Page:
Wednesday, 30 December 2009

Best of the 00's: The Fifteen Best Male Performances Of The Decade

Actoring. You get the idea.

15) Johnny Depp, Pirates Of The Caribbean

The Pirates trilogy's gargantuan success can pretty much be put down to the popularity of Depp's Jack Sparrow. Whatever you think of the rest of the movie, Its a near perfect PG-13 performance, relentlessly entertaining and just so life-affirming in a movie like this. It may not be Sean Penn or anything but for what it is, it is fantastic.

14) Jeff Daniels, The Squid And The Whale

Because in all of cinema, I don't think anyone in history has captured the self-satisfied intellectual quite as unflinchingly truthfully as Jeff Daniels in this movie. He's hilarious, whilst being reprehensible but above all self-involved. Painfully overlooked, but this is some great work here.

13) Adam Sandler, Punch Drunk Love

No-one hates Adam Sandler movies more then me. All of his films, aside from not being funny, Are just plain annoying and feature way too much Rob Schneider. And then I saw Punch Drunk Love. And fuck. Paul Thomas Anderson's twisted romantic comedy is a great movie in its own right ( And perhaps should have featured on my under-rated movie list. Doh) but Sandler is a flat-out revelation in the film, and that's a term I use very reservedly. Its the only performance of its kind her ever gave and that, perhaps is what makes it even better.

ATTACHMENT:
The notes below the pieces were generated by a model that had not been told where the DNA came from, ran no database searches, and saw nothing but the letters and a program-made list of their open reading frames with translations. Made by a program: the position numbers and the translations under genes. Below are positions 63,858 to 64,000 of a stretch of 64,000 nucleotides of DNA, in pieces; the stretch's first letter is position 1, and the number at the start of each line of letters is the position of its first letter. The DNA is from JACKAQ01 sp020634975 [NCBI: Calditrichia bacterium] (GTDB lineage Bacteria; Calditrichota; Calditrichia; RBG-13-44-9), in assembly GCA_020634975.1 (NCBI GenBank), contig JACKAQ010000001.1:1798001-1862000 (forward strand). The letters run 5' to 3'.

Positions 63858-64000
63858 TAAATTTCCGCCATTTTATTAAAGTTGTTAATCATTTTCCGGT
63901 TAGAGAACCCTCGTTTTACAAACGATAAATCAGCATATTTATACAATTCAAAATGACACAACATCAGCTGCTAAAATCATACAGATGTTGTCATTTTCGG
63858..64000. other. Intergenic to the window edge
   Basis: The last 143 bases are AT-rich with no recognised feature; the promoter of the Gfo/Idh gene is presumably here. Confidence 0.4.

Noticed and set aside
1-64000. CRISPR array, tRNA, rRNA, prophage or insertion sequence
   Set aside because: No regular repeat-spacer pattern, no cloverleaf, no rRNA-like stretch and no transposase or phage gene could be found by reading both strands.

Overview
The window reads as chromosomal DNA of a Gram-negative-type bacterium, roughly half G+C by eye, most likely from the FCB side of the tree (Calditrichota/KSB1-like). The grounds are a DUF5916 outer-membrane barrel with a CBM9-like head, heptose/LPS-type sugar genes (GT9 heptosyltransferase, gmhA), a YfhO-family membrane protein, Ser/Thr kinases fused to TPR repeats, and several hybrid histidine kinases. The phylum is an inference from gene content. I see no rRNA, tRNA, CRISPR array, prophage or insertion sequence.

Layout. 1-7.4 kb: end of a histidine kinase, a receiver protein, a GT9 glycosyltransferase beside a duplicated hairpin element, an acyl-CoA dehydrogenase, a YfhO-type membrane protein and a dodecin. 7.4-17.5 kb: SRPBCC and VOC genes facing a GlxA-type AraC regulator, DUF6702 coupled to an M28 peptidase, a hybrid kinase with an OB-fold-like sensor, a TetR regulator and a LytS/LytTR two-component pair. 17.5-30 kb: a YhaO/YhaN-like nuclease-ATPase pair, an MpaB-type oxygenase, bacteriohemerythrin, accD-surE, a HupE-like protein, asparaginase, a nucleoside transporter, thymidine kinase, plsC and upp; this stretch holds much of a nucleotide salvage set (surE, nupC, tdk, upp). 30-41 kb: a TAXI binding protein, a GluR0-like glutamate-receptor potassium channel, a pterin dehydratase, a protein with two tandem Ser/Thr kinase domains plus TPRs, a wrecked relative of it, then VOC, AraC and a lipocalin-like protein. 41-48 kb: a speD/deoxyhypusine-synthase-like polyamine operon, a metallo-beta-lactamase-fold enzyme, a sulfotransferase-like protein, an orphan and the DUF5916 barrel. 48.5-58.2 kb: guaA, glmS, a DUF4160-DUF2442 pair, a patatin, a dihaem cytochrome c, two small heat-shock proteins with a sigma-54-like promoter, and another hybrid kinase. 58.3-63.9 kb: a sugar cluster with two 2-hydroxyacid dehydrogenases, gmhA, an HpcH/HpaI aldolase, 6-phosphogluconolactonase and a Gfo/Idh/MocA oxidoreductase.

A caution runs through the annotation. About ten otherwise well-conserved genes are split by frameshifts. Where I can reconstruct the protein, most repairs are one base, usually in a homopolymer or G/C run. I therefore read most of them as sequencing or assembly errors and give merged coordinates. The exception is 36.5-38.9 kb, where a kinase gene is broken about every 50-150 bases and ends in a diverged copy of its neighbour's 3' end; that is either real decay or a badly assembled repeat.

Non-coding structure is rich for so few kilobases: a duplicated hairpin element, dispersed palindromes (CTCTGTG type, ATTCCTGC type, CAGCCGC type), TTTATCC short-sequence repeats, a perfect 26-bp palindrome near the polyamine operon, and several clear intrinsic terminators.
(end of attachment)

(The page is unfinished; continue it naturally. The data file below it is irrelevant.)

12) Forest Whitaker, Last King Of Scotland

Its a great, Oscar winning performance this. It hits all the right notes for awards attention. But that isn't to say it's not a marvelous, masterclass in great acting. Which it is. Everyone else in this film looks a bit pedestrian in comparison to Whitaker, who literally knocks every moment of it out of the park.

11) Javier Bardem, No Country For Old Men

Chigurh could certainly have been the most empty role of No Country For Old Men, but he ends up being the most satisfying, in large part to Bardem's towering presence and charisma, which can communicate so much without the need for him to say anything, not to say Bardem doesn't have a couple of cracking scenes in NCFOM to really act the shit out of. A villain for the times.

10) Christian Bale, American Psycho

They key to over the top performances, I think, is that it must feel credible to the character, otherwise it just takes you out of the film. Bale, in a now legendary performance, does it to a tee in this film. He has his fun, but never forgets to also work the character at the same time, and as a consequence all the larger then life stuff works almost more awesomely. Terrifying yet bleakly hilarious.

9) Nicolas Cage, Adaptation

Cage takes a lot of crap, perhaps for making so many shite movies of late, but the reason I can never go completely to that side of the line on the Cage debate is because I've seen him give performances like this, where he is truly excellent, playing two parts effortlessly and really finding the soul of Charlie Kaufman, as weird as that it is to say.